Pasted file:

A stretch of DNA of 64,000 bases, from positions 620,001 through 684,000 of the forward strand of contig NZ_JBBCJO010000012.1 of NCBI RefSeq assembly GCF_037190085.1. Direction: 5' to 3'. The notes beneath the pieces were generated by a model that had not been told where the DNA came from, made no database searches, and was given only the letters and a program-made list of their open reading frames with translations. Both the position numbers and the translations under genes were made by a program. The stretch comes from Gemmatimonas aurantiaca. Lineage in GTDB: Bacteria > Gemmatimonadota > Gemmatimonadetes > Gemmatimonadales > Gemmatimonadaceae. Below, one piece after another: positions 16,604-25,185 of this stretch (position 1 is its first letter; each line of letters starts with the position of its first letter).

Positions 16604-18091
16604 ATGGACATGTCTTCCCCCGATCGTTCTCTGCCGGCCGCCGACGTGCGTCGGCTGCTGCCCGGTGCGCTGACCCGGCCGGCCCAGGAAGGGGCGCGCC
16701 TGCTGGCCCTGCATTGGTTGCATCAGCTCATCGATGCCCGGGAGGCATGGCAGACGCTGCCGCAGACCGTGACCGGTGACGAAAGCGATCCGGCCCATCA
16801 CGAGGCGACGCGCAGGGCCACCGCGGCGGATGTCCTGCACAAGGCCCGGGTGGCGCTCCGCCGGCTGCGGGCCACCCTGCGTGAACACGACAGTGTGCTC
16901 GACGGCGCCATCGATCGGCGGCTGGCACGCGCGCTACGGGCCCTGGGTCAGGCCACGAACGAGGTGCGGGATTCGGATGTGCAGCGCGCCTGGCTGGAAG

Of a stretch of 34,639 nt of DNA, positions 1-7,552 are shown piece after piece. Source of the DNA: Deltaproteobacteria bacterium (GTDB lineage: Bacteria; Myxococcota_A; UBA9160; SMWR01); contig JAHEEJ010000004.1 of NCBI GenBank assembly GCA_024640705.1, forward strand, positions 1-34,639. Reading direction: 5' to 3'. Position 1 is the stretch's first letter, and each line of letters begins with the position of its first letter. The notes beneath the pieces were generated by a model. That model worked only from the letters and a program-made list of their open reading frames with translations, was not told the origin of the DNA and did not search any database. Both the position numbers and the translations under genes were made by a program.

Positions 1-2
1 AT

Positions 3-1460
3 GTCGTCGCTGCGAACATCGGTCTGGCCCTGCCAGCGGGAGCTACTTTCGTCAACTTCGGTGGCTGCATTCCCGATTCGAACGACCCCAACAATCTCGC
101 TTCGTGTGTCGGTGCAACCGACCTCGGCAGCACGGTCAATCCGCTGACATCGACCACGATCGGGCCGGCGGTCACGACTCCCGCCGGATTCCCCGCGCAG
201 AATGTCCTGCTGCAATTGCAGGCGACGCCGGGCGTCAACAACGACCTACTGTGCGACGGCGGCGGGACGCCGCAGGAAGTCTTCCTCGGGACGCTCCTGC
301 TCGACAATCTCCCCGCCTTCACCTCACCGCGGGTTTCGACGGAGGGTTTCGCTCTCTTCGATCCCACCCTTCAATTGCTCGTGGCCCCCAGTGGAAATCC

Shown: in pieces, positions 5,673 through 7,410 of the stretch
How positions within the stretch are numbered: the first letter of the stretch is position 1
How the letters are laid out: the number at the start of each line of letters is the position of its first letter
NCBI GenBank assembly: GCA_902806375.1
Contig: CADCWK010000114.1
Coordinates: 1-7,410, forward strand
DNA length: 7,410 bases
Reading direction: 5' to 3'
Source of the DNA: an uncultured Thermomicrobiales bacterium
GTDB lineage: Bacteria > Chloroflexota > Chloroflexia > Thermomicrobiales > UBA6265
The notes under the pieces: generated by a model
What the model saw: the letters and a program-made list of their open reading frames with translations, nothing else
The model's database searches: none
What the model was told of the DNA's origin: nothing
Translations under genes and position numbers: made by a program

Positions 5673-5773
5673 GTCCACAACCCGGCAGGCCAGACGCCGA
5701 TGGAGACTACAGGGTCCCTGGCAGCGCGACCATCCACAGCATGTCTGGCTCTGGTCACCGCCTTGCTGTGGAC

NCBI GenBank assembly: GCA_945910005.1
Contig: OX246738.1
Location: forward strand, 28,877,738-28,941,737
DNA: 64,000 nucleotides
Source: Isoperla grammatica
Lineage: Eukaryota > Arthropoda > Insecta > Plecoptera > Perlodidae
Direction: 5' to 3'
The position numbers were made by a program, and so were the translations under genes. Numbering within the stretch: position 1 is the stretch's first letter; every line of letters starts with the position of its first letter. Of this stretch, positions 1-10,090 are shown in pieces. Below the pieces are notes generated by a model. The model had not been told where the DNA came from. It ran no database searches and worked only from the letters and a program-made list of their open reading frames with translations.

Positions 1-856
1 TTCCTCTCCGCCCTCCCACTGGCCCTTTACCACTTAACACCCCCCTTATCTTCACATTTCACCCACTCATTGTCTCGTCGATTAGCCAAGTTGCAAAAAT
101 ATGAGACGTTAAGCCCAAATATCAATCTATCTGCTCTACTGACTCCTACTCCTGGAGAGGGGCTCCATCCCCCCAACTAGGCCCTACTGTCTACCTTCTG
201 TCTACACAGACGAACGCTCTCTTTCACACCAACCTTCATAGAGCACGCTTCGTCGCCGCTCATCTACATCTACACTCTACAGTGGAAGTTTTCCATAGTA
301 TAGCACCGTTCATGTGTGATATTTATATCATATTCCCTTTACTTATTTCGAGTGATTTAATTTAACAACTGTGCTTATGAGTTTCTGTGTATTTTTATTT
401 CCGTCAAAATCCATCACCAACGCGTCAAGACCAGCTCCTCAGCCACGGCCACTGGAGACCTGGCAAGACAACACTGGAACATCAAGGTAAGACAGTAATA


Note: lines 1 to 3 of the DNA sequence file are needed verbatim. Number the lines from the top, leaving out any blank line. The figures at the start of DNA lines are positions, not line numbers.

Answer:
A stretch of DNA of 64,000 bases, from positions 620,001 through 684,000 of the forward strand of contig NZ_JBBCJO010000012.1 of NCBI RefSeq assembly GCF_037190085.1. Direction: 5' to 3'. The notes beneath the pieces were generated by a model that had not been told where the DNA came from, made no database searches, and was given only the letters and a program-made list of their open reading frames with translations. Both the position numbers and the translations under genes were made by a program. The stretch comes from Gemmatimonas aurantiaca. Lineage in GTDB: Bacteria > Gemmatimonadota > Gemmatimonadetes > Gemmatimonadales > Gemmatimonadaceae. Below, one piece after another: positions 16,604-25,185 of this stretch (position 1 is its first letter; each line of letters starts with the position of its first letter).

Positions 16604-18091
16604 ATGGACATGTCTTCCCCCGATCGTTCTCTGCCGGCCGCCGACGTGCGTCGGCTGCTGCCCGGTGCGCTGACCCGGCCGGCCCAGGAAGGGGCGCGCC